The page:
Global players' union FIFPro have admitted there is still plenty of work to do to prevent the exploitation of children in Africa and South America.
FIFA have tightened up the rules regarding movement of youngsters, in order to try to prevent children being lured away from their homelands with the promise of fame and fortune, only to be dumped when they do not make the grade. Yet huge problems still exist thanks to an insatiable demand for players from Brazil and Argentina, plus the still largely untapped source of African talent.
"Because of the fact football is so popular, it also brings into the football family a lot of problems," said FIFPro general secretary Theo van Seggelen, who has confirmed his organisation is committed to arresting the exploitation.
"We are aware of these problems, especially the exploitation of minors in Africa and South America. As a global union, we have a responsibility to do something about that, and we were the first ones to investigate how serious the problem was.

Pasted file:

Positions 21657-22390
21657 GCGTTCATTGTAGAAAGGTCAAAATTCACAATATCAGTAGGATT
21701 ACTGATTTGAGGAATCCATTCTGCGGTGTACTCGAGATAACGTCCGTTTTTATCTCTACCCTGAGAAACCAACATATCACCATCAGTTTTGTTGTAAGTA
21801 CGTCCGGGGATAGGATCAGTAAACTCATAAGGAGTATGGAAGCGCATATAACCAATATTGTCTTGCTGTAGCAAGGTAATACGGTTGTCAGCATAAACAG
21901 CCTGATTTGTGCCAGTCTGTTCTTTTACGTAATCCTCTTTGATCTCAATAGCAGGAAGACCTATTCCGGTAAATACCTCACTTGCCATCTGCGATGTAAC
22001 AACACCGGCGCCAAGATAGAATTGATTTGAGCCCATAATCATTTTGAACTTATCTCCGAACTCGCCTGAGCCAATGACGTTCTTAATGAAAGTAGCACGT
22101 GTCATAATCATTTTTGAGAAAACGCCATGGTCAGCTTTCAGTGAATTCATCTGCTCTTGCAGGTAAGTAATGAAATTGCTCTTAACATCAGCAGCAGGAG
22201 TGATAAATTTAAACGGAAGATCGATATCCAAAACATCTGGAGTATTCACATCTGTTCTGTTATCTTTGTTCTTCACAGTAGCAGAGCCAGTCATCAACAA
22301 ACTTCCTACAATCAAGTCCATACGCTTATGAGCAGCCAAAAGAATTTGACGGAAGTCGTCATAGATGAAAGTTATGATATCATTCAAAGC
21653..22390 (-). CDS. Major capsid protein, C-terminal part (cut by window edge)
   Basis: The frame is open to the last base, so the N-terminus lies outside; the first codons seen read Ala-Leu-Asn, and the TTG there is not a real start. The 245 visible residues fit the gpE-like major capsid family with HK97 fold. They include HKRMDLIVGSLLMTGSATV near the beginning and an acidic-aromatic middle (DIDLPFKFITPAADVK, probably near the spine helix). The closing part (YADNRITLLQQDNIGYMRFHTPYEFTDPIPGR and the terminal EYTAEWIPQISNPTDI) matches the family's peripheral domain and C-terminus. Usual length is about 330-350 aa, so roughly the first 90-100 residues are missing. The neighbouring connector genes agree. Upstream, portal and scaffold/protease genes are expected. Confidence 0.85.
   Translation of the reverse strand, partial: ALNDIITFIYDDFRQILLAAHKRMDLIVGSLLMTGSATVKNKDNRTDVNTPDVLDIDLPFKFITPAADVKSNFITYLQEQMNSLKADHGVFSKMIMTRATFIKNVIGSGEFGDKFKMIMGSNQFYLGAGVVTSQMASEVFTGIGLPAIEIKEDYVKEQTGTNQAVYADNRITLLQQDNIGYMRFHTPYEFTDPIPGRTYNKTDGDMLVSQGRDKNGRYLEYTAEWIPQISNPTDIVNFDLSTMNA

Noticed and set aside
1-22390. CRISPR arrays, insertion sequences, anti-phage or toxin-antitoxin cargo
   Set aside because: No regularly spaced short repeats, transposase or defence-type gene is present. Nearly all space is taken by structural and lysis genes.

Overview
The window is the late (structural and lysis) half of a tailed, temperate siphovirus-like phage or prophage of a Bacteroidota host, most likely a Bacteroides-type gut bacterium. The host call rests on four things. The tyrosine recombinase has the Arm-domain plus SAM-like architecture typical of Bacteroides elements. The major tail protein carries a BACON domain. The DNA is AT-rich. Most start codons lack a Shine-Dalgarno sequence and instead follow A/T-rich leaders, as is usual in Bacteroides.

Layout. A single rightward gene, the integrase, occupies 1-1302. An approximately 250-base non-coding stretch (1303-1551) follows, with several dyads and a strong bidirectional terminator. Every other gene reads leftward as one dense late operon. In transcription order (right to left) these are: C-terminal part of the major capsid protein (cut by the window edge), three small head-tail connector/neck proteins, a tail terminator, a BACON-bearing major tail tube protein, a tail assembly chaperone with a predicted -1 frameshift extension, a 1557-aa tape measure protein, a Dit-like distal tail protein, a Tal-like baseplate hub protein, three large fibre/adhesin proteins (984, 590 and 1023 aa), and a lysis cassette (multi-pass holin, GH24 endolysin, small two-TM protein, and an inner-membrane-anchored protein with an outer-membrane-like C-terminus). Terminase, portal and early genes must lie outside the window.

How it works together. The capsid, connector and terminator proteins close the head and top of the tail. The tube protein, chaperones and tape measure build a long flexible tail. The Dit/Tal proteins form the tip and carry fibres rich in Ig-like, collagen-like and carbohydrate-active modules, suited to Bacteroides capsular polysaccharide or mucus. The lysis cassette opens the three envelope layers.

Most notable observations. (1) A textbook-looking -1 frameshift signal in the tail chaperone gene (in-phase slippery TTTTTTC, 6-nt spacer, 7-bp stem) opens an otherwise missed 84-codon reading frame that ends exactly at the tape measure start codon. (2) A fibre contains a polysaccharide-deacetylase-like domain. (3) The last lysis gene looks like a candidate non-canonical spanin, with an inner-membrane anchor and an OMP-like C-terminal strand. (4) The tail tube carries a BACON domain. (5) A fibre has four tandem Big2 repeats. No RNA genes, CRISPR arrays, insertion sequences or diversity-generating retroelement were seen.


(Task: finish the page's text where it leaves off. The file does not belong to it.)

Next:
"FIFA has done a good job working with us to try and protect minors under 18. But there is still a lot of work to do and the responsibility is enormous."
Van Seggelen cites an example from his own country in Holland, where he believes Ajax are inadvertently creating a problem merely by offering children in South Africa the slenderest chance at maximising their potential.
"Ajax have a satellite club in South Africa," he confirmed. "They are trying to get new players and every day they ask 100 kids from the townships to come and train.
"One of them gets the opportunity to train with the club for a week, then maybe they can stay for a month.
"The question I always ask is what happens to the other 99 who are sent away after one day?
"We investigated this. Fifty percent of these kids don't go home within two weeks. They thought they could be a professional, the odds are about 25,000 to one, but their parents do not want to accept they cannot be. It is modern slavery, which we will not accept."